Family decision-makers in medical crises benefit from emotional support
INDIANA: Making medical decisions for a hospitalized older relative can be very stressful, but family members may be less traumatized and make better decisions when they receive support from healthcare workers, a study suggests.
Nearly half of hospitalized older adults need help communicating and making healthcare decisions, and caregivers often experience stress while helping their loved ones, researchers write in the Journal of General Internal Medicine.
“Millions of older adults are admitted to the hospital each year, and as the country’s population ages, this is going to be more common,” said lead author Dr. Alexia Torke of the Indiana University Center for Aging Research in Indianapolis.
Prior research has focused on patients in intensive care units (ICUs), but the new study found high stress levels for family decision-makers throughout the hospital, she told Reuters Health by phone.
Torke and colleagues studied 364 adults, age 65 or older, and their surrogate decision-makers in ICUs or internal medicine units at three hospitals. Family members faced at least one tough decision during the hospital stay about life-sustaining therapy such as ventilator use or resuscitation orders, procedures or surgeries requiring written informed consent, or placement in a nursing home.
At the start of the study and six weeks after the patient left the hospital, researchers assessed levels of anxiety, depression and post-traumatic stress disorder (PTSD) in the family decision-maker. Decision-makers also filled out feedback surveys about the quality of communication and emotional support they experienced, and their satisfaction with decision-making during the relative’s hospitalization and satisfaction with the hospital overall.
While their relative was hospitalized, decision-makers had fairly high levels of anxiety and depression. But six to eight weeks post-discharge, just 23 percent had lingering anxiety, about half of them at a moderate to severe level. A total of 29 percent had mild depression, about half had moderate to severe depression, and 14 percent had symptoms of PTSD.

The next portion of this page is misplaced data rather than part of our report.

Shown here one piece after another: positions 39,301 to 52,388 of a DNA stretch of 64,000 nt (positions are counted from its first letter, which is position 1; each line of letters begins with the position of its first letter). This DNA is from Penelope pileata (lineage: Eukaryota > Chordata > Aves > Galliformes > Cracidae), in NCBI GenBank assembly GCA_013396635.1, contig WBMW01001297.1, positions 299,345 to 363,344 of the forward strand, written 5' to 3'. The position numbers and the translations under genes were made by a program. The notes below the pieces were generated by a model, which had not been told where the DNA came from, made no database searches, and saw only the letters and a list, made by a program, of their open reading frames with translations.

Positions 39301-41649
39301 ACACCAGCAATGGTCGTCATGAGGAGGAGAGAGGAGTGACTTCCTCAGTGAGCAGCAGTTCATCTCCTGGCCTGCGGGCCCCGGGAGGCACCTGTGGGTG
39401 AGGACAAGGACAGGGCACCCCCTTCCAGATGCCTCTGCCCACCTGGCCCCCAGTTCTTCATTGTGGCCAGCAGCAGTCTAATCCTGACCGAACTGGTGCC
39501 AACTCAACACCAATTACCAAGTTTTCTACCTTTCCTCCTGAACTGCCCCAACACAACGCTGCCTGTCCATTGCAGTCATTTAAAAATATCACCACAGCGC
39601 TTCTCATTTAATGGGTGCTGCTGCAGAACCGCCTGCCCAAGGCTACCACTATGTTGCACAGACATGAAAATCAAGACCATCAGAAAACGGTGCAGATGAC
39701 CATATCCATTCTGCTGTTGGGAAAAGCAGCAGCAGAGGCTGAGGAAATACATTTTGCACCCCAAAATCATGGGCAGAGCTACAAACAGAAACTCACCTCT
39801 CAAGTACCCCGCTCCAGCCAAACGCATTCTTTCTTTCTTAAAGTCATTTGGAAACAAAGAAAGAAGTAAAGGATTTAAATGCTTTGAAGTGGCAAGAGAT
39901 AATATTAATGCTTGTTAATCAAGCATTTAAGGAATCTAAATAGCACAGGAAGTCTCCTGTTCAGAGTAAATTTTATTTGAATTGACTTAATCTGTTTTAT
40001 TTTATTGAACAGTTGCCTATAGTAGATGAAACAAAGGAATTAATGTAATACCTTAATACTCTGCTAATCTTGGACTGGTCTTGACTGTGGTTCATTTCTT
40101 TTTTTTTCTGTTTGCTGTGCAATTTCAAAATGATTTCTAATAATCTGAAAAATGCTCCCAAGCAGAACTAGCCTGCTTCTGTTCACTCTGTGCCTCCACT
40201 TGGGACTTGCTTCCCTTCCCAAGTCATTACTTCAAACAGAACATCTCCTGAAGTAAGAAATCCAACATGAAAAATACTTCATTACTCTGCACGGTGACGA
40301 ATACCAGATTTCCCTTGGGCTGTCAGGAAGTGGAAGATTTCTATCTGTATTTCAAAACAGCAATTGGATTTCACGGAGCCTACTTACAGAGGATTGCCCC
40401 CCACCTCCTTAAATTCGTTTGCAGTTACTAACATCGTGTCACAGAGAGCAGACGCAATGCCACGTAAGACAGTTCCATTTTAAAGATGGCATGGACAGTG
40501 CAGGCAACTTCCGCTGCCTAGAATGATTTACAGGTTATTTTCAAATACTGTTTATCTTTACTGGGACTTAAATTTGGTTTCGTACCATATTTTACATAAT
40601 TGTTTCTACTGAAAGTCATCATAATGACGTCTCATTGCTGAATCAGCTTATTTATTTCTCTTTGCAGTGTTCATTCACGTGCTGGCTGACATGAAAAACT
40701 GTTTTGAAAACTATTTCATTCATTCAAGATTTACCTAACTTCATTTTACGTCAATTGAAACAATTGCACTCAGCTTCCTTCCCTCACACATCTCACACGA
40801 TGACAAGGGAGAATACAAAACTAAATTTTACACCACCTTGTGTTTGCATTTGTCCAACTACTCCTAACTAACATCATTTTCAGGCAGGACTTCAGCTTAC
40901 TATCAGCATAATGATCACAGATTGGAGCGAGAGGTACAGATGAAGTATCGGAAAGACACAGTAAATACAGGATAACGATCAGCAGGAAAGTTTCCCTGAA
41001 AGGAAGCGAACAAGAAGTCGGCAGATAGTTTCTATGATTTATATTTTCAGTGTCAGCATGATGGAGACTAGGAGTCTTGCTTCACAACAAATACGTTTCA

Decision-makers who felt they received emotional support from hospital workers were 35 percent less likely to have lingering anxiety and 20 percent less likely to have ongoing depression, compared to those who didn’t feel supported.
This effect was independent of family characteristics, anxiety levels at the start of the study and whether the patient died, the researchers note.
Emotional support was also linked to lower likelihood of PTSD and higher satisfaction with decision-making. In contrast, high satisfaction with information communication was associated with higher odds of PTSD, but also higher overall satisfaction with the hospital.
“Family surrogates are going to be distressed after a hospital stay, even if there’s good communication with hospital staff,” Torke said. “What really matters is the emotional support.”
Future studies should look at ways to improve communication and emotional support, the authors write. At Indiana University medical centers, for example, a tool called the Family Navigator provides health information and emotional support to family surrogates in the ICU, Torke said.
“This should serve as a call-to-action for hospitals and healthcare systems,” said Dr. J. Randall Curtis, a critical care specialist at the University of Washington in Seattle, who wasn’t involved in the study.
“What we really need are studies that identify specific approaches that doctors, nurses, social workers and hospitals can use to improve communication and emotional support,” he told Reuters Health by email. “We need to demonstrate that these approaches work.”
Some studies show that condolence letters actually make symptoms worse, he said. Instead, a trained social worker or palliative care provider may provide the emotional support and communication that patients and their loved ones really need.
“Having a seriously ill loved one is extremely stressful, and family members of hospitalized patients should think about the way they can get their communication needs met,” Curtis said. “If you are in this situation, consider asking for help.”